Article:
Minimum Requirements for Measurement Standards for Laboratory Certification

CLAS requirements document 3, May 2018

1.0 Introduction

  • 1.1 Laboratories certified by the CLAS program shall use measurement standards that enable the laboratory to provide traceability to the International System of Units (SI) or to standards acceptable to the CLAS program, as described in CLAS Requirements Document 9, Traceability Requirements for CLAS Certification. These measurement standards shall have the demonstrated uncertainty and stability for the intended use. This is a requirement to assure that the calibrations carried out by the laboratory meet an acceptable quality level.
  • 1.2 The topic of measurement standards is inherently linked to the evaluation of measurement uncertainty. In the evaluation of measurement uncertainty CLAS certified laboratories shall meet the following requirements:
  • 1.3 Quality in this context is related to whether the calibration results meet or does not meet expectations. The maximum allowable expanded uncertainty for measurement standards to provide an acceptable quality level depends on several factors. These factors are all related to the three types of services recognized by CLAS. A laboratory can offer more than one type of service.

2.0 Measurement standards for Type I service

  • 2.1 Type I service is intended primarily for the calibration of measurement standards. Laboratories providing Type I calibration services are often referred to as standards or standards calibration laboratories. A laboratory providing Type I calibration services has the appropriate reference standards, working standards, check standards, and calibration systems to assess dynamically and to quantify its measurement uncertainty. The measurement process is monitored continually and results documented. A high level of environmental control and monitoring is in place.
  • 2.2 Reference standards used to support Type I services must have full redundancy. That means that a physical quantity represented by a reference standard must be duplicated by another standard held by the laboratory so that the measurement system can be systematically assessed. Usually, the adequacy of the measurement standards will not need to be a separate concern since their uncertainty contributions are fully accounted for in the uncertainty budgets of the calibration or measurement systems.

3.0 Measurement standards for Type II service

  • 3.1 Type II service is intended primarily for the calibration and adjustment of test, measurement, and diagnostic equipment for use in such areas as product testing, manufacturing, and servicing. Laboratories providing Type II calibration services are often referred to as test equipment calibration laboratories. Equipment that is calibrated through a Type II service usually constitutes the end of the traceability chain and is generally not used to calibrate other calibration standards.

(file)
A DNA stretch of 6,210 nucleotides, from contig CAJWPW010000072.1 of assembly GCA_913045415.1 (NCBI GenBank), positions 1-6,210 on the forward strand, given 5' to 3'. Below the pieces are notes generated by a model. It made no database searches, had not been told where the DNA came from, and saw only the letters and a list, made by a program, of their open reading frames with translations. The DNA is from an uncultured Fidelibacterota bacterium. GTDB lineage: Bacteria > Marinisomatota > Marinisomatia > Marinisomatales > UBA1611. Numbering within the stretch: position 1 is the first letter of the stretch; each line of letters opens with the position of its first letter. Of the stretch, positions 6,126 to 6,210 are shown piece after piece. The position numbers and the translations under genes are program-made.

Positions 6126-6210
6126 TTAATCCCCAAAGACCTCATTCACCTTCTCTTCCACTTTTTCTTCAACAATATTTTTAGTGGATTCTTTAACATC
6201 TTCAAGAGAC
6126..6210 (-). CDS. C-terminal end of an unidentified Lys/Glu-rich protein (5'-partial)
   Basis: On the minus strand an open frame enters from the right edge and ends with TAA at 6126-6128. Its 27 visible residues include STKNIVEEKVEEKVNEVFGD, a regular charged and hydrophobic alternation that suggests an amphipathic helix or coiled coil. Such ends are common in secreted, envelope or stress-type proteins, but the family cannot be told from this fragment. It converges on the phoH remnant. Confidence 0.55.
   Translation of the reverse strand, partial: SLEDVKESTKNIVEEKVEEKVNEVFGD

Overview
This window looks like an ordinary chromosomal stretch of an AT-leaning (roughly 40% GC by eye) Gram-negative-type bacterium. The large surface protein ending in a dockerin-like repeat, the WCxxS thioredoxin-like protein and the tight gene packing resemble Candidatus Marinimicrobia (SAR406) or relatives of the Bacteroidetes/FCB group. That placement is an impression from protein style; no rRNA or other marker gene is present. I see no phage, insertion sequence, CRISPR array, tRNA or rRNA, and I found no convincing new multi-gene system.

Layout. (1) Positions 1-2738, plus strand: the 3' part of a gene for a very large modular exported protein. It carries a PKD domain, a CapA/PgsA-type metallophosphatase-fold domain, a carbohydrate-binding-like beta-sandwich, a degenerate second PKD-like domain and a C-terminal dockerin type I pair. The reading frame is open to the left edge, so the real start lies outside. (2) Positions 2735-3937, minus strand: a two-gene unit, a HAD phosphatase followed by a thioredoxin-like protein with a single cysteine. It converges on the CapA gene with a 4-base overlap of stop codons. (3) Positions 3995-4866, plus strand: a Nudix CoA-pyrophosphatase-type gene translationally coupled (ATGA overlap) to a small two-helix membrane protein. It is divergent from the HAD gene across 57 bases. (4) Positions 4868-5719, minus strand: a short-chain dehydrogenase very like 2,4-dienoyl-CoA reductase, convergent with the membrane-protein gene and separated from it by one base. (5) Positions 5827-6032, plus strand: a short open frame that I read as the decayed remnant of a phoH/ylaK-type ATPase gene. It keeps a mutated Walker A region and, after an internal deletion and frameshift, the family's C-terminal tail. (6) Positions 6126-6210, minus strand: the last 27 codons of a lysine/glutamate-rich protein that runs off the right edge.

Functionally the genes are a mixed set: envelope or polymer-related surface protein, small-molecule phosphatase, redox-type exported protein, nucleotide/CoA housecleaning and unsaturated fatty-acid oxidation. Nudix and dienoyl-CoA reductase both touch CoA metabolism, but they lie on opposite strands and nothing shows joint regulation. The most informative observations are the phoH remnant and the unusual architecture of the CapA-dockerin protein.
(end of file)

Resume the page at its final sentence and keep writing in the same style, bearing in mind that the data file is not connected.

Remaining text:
• 3.2 A laboratory providing Type II calibration services has the appropriate working standards and calibration systems to calibrate to a specification/tolerance, usually a manufacturer's specification/tolerance or a published standard. This type of calibration is usually called compliance testing and is usually carried out in a suitably controlled and monitored environment. See Recommended Practices for Calibration Laboratories.
  • 3.3 In order for a laboratory to qualify for Type II service, it must have calibrated working standards with known measurement uncertainty. In some cases, the uncertainty in the reference standard is taken as the uncertainty in the entire measurement system. The laboratory then needs to demonstrate that all other influences on the measurement system are negligible. A list of such influences can include: a) non-representative sampling in time; b) personal biases in reading instruments; c) imperfect approximations or assumptions incorporated into the measurement procedure; d) variations in repeat measurements that cannot necessarily be attributed to the instrument under test; e) influences of the environment; and f) inexact values of constants and other parameters used in calculations.
  • 3.4 The calibration certificate for compliance testing must have a decision rule that describes how measurement uncertainty is accounted for when stating conformity with a specified requirement. The decision rule must be clearly defined, communicated to, and agreed with, the customer.
  • 3.5 Examples and techniques showing possible decision rules can be found in ILAC G8: Guidelines on the Reporting of Compliance with Specification.
  • 3.6 It is occasionally possible to demonstrate that a specific system performs better than published specifications that are intended to represent a large group of similar systems when used under a wider range of measurement conditions. The improved performance can be demonstrated through statistical process control, or through actual performance verified against higher echelon standards, or through other suitable means. In this case, the demonstrated uncertainty in the specific measurement system can be used (in lieu of the published specifications) to satisfy the minimum 4:1 TUR criterion, keeping in mind that this claimed improvement would have to be assessed.

4.0 Measurement standards for Type III service

  • 4.1 This service is the same as Type II service except that the laboratory is not expected to have the capability to verify thoroughly the calibration status of its measurement standards. Instead, the laboratory assures the quality of the measurement results through such other quality control techniques as interlaboratory comparison, replication, retesting, and correlation with other measurement characteristics. Measurement standards used for Type III services are robust and are generally not subject to large drift or change within the laboratory's scope of measurement.
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